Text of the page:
I’ve seen quite a few people opining that to specifically avoid seeing this movie because of Card is ill-advised, on the grounds that Card probably wasn’t even involved once his rights were optioned, and also because boycotting it would hurt the pro-LGBT people at Lionsgate and who have worked on the film. I don’t buy it, and I remain pretty damned sure that not one person, from Harrison Ford clear down to the catering staff, is going to be financially harmed by my failure to buy a ticket. They’ve gotten paychecks. They’re not going to starve.

I’ve also seen people opining that there are way better ways to assert one’s support of LGBT causes than by inaction–i.e., not seeing a movie. I don’t buy that either. For one thing, speaking up publicly about why you choose to not do a thing is itself an action. For another thing, it is inappropriate to assume that people avoiding the movie aren’t doing other, more active things in support of LGBT rights. Like, say, donating money, which Dara and I have done on a rather regular basis.


Meanwhile, in other news of Movies I Am Specifically Avoiding This Summer, I’d also like to call out this excellent little commentary as to why exactly Benedict Cumberbatch playing Khan in the current Trek flick is problematic.

(Yes, I’ve heard the criticism pointing out that casting Montalban to play a Sikh in the original series wasn’t exactly ethnically appropriate either. But moving from that to casting a white guy was not, in my humble opinion, a step in the right direction.)


However, to shift over to news of Movies I’m Feeling a Lot More Hopeful About, I’m very much looking forward to seeing Despicable Me 2 and Pacific Rim as soon as possible. And I shall direct you post-haste over to who provides this helpful guide to Knowing Your Kaiju.

Because it is critical, CRITICAL I SAY, to know which monster is about to stomp your city into rubble.

Movies, Politics

No, actually, I’m NOT tolerant of bigotry

Just came back from getting my phone replaced to see the word going around the Net that Orson Scott Card has apparently decided to call the question of gay marriage “moot” and has asked for “tolerance from the victorious”. And for added WTFery, is calling on people to not boycott his movie.

It’s one thing to say that “I am against gay marriage on religious grounds” and to therefore apply that to your own life. I don’t like that, but it’s appropriate to accept that others who don’t agree with me are free to live their own lives as they wish. It’s quite another thing entirely to say that “because my religious views are against gay marriage, nobody should ever have gay marriage EVER”–to actively throw your own reputation, money, and life effort into not only trying to pass laws to enforce your views, but to promote the outright dehumanization of LGBT folk.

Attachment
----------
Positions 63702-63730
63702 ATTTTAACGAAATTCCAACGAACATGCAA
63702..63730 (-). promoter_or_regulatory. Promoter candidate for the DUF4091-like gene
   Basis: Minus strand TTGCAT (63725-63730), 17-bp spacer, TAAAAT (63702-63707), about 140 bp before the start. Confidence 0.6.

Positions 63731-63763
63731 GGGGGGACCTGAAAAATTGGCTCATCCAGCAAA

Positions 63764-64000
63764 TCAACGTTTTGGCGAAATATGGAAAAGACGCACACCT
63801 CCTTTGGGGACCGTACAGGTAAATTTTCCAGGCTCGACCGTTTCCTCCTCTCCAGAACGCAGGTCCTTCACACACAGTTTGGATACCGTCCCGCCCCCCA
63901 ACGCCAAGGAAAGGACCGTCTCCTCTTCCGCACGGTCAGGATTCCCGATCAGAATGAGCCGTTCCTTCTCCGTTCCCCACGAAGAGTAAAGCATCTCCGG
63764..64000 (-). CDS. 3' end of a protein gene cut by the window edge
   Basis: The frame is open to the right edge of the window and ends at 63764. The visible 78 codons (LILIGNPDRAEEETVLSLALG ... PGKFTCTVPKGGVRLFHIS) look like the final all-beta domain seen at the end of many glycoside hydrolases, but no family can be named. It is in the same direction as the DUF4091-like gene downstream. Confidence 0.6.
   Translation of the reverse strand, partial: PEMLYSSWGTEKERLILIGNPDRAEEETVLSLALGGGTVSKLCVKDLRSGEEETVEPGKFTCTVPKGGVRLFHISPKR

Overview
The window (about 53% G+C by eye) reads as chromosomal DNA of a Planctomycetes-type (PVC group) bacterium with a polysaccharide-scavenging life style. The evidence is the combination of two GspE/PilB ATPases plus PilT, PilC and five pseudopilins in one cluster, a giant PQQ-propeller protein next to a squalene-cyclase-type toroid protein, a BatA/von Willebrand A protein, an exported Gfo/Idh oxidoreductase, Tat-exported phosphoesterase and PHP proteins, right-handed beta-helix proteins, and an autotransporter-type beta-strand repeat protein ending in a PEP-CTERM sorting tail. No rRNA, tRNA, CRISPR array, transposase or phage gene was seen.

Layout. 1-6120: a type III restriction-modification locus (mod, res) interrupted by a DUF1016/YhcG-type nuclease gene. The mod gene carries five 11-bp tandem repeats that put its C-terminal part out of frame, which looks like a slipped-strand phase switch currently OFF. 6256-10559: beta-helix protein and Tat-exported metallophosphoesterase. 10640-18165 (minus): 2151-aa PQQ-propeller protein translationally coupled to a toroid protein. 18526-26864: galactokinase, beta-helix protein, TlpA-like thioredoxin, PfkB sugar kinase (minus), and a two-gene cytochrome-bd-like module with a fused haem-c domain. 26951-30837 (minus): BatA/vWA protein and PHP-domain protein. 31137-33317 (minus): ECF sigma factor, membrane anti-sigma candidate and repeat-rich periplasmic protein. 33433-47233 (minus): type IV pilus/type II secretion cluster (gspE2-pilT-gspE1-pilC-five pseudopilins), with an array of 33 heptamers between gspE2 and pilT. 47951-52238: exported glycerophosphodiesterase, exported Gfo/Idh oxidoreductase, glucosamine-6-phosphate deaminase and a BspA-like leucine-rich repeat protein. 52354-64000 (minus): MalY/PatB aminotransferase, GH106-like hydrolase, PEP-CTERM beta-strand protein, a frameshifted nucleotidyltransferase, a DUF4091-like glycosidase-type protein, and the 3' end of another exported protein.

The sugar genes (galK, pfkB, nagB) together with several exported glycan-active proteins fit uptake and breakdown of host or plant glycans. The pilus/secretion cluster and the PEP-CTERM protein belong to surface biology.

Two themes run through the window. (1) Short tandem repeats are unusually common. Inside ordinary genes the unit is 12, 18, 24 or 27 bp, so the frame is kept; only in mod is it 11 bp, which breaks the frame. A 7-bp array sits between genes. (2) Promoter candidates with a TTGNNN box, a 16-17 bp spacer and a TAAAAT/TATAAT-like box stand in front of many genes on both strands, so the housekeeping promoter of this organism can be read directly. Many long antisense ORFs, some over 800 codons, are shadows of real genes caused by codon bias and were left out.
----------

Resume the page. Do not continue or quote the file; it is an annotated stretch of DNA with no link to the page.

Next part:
And now he has the nerve to ask people to not boycott his movie? I have two words for you, Mr. Card: fuck you.

Because no. I’m not tolerant of his toxic brand of bigotry. He has the freedom to believe what he likes, but when he starts trying to force his views down other people’s throats, no, I’m not going to put up with that. As the old saying goes, your right to swing your fist ends at my nose.

I never read Ender’s Game, so I have no particular sentimental attachment to that book. In fact, I’d only ever read one book of Card’s before I found out what a homophobic asshat he is. But I know a lot of SF/F fans who did love the book, and so I’m sad for them–because they’re unhappy that a beloved book turns out to have been created by a vile weasel of a person.

Me, I’m a little sad just because Harrison Ford is in this movie, and as you all know, I’ve been a longstanding fan of Mr. Ford. But not even his presence in the film could make me give any money to anything with Orson Scott Card’s name attached.

Dara has pretty much echoed my thoughts here, and James Nicoll has commentary here.

ETA: Commentary at The Mary Sue over here.

ETA #2: For a counterpoint view Cory Doctorow chimed in on BoingBoing. I’m linking to him because even though I don’t agree with his stance, it’s worth noting as an opinion I’ve seen out there a lot every time something of this nature comes up: i.e., how much leeway can you give between the creator of a piece of art, and the art itself?

I’ve seen a lot of people advocate separating them and I can buy that up to a point. In Card’s case, he crosses the line for me specifically because he is an activist. I.e., he’s a member of an organization dedicated to the dehumanization of LGBT-folk; it’s not enough for him to just have these beliefs. And you know what? Fuck that. I don’t care how good a writer he is. I have no qualms whatsoever about potentially missing out on good stories despite my lifelong goal of Wanting to Read All the Books. My life is too short, and there are too many other great authors out there who aren’t trying to pass laws to make my wife and second-class citizens, to give dime one to him.